A few days ago the Hindu published a telling editorial written by Justice Prabha Sridevan, former judge of the Madras High Court and former Chairperson of the IPAB. The lucid editorial highlights the need for India to concentrate not just on patents and other mainstream IP rights but also bring back Geographical Indications (GIs) into the foreground of debate. This is specially true for India, as she rightly remarks “Practically everything that we grow, make or produce is linked to a particular region. For example, we often hear these examples in every day conversation: ‘Leave your Kolhapuri chappals over there.’ ‘Come in and wash your hands with Mysore Sandal soap.’ ‘Have those idlis made with the Coimbatore wet grinder.’ ‘The Darjeeling tea in the Jaipur pottery cup.’ ‘Where did you buy that Sanganeri print?’ All of them are GIs.”
The editorial is replete with anecdotes that help strongly convey the need to revive the fast fading GIs in India. For example, the editorial throws light on how the weavers of Kancheepuram Silk (a GI) are abandoning their craft; the Thanjavur Veena (made from the wood of the jackfruit tree), another GI, is vanishing slowly because raw materials are becoming expensive; these craftpersons are now turning to other sources of income.
GIs are a unique breed of intellectual property rights as they have a ‘collective’ and ‘public’ dimension. The overall objective of GI protection is not only to empower a single producer but to empower communities that have been producing goods that are unique to a particular geographical region. Ideally, GI protection should lead to socio economic progress in such regions and to such communities. However, several obstacles, starting from the lack of awareness of GI protection, GI products not being utilized to their full potential, varying qualities of products, free riding, fragmented markets and the unorganized nature of many of these communities, result in the dilution of the objectives of such protection. All of which also play a role in the eventual abandoning of unique crafts.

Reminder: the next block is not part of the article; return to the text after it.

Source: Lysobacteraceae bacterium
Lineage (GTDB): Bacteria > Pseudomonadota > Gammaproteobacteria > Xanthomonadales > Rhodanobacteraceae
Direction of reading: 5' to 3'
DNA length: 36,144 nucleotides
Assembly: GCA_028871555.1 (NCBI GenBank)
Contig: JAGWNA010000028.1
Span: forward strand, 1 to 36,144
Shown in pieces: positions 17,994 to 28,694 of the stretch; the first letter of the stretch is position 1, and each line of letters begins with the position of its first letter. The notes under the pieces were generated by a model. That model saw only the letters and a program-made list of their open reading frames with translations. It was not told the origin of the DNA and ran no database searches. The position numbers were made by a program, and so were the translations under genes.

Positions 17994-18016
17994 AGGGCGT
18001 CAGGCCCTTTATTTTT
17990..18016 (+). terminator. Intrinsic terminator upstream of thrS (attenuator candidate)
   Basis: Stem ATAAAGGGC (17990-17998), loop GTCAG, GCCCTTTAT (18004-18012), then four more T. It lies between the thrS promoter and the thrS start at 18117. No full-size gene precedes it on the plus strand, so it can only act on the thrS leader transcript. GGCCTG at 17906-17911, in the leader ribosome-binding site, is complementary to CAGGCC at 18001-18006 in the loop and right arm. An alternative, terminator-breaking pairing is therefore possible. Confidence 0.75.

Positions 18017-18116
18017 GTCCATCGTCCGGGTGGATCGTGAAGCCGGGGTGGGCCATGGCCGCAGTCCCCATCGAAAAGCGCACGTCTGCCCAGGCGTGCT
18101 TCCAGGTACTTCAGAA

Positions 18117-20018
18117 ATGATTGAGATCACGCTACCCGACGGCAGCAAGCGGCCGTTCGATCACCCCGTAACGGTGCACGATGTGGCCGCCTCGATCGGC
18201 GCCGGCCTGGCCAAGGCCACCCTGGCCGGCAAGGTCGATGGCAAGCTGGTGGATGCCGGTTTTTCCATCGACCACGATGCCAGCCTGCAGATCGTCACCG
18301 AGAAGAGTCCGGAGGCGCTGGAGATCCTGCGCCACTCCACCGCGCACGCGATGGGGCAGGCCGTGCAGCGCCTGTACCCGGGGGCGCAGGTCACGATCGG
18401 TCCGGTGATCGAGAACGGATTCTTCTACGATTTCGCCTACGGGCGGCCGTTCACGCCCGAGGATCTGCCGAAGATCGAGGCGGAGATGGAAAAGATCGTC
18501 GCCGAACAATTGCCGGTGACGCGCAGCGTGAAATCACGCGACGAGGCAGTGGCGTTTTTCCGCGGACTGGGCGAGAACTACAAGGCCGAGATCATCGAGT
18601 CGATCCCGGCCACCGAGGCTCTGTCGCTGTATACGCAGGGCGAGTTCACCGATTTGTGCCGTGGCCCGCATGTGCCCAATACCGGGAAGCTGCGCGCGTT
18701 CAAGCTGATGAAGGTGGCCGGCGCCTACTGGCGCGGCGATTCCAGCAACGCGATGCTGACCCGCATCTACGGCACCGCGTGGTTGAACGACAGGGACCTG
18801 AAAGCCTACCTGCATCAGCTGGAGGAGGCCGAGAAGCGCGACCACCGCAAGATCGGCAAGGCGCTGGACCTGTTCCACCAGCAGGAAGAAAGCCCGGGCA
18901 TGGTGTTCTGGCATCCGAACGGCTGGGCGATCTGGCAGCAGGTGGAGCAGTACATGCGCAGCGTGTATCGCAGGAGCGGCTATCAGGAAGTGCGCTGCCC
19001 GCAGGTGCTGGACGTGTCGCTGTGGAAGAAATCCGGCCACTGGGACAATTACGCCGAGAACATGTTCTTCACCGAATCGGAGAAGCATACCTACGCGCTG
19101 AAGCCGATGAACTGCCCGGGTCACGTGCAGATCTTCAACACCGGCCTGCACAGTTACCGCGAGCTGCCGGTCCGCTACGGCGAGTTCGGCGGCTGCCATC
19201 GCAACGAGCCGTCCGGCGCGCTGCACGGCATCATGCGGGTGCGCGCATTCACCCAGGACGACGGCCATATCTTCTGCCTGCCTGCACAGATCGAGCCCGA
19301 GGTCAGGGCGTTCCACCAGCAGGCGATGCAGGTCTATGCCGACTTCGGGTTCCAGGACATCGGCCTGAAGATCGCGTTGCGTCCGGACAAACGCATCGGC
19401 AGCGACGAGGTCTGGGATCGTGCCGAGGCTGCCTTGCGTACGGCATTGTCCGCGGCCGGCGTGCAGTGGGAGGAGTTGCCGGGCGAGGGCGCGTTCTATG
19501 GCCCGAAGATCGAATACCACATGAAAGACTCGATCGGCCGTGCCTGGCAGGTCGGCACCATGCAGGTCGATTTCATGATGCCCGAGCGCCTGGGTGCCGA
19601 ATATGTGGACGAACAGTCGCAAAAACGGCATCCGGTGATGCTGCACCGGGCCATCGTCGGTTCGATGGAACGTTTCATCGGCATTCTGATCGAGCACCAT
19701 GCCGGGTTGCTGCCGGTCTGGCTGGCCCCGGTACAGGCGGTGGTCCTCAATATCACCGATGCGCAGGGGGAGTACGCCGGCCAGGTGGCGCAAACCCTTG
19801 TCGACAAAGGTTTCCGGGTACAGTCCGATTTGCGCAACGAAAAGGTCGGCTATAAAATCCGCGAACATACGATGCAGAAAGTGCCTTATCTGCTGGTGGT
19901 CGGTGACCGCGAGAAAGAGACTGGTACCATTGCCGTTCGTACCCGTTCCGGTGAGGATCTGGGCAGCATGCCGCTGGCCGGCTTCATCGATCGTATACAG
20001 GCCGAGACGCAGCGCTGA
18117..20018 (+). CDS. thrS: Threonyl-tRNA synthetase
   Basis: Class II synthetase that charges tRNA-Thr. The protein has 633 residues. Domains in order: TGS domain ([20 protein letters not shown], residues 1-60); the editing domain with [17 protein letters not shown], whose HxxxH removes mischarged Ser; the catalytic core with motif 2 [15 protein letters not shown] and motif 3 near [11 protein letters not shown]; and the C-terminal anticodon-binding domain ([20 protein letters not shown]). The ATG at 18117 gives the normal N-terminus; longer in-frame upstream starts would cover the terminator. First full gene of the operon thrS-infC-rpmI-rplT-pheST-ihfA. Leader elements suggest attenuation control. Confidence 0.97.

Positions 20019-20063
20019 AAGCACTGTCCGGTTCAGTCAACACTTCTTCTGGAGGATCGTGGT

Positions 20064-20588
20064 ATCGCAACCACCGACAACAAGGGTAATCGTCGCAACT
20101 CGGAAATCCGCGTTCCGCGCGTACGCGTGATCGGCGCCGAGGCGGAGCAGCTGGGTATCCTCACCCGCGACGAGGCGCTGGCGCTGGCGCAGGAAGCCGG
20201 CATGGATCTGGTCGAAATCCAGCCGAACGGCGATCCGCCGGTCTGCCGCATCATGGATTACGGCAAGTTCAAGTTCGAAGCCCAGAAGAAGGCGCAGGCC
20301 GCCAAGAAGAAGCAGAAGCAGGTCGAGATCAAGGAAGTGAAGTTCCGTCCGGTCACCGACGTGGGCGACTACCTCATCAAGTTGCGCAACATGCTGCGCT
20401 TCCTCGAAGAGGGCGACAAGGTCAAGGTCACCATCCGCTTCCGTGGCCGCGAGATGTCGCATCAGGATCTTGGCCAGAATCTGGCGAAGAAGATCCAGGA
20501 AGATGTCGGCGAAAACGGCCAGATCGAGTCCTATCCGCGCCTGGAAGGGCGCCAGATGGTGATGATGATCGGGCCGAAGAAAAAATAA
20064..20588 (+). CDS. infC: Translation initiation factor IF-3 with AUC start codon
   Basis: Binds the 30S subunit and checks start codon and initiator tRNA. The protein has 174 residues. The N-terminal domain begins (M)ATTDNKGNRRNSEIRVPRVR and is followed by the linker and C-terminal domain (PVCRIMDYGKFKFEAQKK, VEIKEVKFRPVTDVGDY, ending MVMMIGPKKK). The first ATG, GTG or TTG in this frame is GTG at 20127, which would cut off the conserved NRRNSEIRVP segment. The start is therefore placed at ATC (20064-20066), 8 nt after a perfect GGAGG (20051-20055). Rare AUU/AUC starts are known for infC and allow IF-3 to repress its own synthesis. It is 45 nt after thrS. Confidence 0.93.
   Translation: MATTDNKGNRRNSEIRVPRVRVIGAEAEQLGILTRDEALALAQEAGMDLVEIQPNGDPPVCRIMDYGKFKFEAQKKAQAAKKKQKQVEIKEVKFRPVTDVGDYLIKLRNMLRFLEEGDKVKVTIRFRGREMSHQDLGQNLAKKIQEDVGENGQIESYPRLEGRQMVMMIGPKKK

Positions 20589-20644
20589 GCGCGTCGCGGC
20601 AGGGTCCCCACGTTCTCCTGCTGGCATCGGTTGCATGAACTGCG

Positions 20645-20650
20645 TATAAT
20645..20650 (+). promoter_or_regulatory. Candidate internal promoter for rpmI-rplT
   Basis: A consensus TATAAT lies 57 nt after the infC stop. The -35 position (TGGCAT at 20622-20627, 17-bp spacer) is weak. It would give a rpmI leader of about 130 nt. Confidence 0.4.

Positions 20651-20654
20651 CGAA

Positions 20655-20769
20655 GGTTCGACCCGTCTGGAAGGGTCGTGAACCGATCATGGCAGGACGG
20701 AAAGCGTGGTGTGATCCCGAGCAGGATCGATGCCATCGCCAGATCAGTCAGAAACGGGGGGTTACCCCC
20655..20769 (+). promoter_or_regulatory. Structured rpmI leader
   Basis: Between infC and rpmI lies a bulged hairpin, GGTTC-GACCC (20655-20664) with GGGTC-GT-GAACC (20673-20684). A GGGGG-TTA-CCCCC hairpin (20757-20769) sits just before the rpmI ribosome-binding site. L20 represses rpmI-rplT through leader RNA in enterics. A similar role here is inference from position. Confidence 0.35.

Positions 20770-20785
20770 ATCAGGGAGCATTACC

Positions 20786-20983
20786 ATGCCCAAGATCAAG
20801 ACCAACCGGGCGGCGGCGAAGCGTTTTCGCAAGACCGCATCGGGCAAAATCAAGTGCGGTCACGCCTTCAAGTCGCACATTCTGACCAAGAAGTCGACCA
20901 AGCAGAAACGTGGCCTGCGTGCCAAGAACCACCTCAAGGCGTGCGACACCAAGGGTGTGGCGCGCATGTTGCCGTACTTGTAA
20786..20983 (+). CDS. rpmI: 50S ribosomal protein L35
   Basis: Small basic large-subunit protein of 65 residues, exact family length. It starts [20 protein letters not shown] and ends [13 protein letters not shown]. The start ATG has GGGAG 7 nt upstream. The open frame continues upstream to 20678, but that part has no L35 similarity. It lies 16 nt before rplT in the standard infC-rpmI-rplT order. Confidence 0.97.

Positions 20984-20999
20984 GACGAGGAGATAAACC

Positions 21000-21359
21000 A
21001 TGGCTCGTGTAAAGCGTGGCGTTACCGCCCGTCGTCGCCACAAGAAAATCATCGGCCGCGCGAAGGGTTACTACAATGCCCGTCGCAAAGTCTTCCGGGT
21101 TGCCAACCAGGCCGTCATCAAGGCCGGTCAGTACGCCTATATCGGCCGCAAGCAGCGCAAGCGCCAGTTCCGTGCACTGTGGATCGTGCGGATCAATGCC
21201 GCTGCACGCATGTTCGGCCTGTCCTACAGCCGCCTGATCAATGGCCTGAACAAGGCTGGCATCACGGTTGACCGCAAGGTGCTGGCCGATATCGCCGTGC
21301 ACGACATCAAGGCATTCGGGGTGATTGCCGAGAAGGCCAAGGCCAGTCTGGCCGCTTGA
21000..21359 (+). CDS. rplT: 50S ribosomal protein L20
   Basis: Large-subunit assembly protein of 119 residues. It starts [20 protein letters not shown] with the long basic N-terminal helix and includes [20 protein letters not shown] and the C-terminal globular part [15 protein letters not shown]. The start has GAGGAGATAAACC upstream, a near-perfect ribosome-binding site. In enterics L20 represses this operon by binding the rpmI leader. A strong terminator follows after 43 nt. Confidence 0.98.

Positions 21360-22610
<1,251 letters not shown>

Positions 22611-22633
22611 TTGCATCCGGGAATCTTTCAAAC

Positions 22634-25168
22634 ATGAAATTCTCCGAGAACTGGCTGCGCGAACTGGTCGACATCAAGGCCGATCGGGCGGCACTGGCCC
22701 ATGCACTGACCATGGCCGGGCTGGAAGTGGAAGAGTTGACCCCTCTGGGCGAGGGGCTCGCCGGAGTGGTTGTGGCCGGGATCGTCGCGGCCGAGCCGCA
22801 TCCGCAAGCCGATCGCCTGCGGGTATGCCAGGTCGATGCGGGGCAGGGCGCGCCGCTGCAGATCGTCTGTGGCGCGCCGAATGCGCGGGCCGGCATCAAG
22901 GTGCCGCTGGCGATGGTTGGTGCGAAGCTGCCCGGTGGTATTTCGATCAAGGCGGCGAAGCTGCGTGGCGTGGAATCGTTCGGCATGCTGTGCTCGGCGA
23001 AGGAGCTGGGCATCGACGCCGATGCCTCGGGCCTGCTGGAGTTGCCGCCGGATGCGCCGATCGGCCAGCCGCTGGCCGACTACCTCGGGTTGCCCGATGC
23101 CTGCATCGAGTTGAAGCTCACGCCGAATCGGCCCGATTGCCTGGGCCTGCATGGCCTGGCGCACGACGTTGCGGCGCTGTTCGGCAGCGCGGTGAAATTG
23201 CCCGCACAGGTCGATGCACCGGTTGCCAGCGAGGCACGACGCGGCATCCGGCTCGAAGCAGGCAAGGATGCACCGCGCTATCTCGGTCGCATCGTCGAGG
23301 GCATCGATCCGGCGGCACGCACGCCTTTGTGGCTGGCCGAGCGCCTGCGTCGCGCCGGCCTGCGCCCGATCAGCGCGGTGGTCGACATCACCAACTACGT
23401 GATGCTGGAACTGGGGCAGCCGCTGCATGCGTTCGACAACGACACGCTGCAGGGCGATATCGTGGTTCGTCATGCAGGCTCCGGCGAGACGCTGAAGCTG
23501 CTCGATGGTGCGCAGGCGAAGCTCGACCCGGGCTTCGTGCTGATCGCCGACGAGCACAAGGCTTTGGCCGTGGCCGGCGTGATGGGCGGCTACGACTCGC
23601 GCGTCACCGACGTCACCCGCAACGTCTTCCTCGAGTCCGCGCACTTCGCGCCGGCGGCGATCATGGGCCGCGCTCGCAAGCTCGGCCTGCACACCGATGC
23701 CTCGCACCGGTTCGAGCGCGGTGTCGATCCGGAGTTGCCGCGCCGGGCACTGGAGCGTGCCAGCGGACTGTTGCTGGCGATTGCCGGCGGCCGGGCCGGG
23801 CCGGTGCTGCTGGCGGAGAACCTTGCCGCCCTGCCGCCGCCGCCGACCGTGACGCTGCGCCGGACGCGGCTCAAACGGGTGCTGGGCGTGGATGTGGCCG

Revival of GIs can take place in several ways. Increasing awareness about GI protection is one such way. Recently, Kiran blogged about the laudable initiative by the Tezpur University Intellectual Property Rights Cell (TUIPR) Cell, along with the IPR Cell of the Dibrugarh University and volunteers from the North Lakhimpur College, to increase awareness about GIs in the Northeast. By the end of this camp, more than 90 people applied to be registered users of Muga Silk. As pointed out by Prabha Sridevan, even small steps can make significant impact.
The efforts and results of this camp should inspire the governments to follow suit in enabling the realization of the objectives of the GI Act. Though some states have introduced schemes to revive local arts, the overall attitude is still far from satisfactory. This is because instead of spreading awareness and making sure benefits reach the stakeholders, as reported by Prashant here and here, many government bodies that are not associations of producers have been filing GI applications and appropriating GIs for themselves. To name a few, the APEDA filed a GI application for Basmati, the Central Leather Research Institute filed a GI application for Kolhapuri Chappals etc. These instances go to show that GIs are certainly valuable for India but the implementation and working of the GI Act needs to be more bottom-up than top-down. Therefore, may be its time for us to ponder as to who is going to be the G.I. Joe that will save the dying Indian GIs?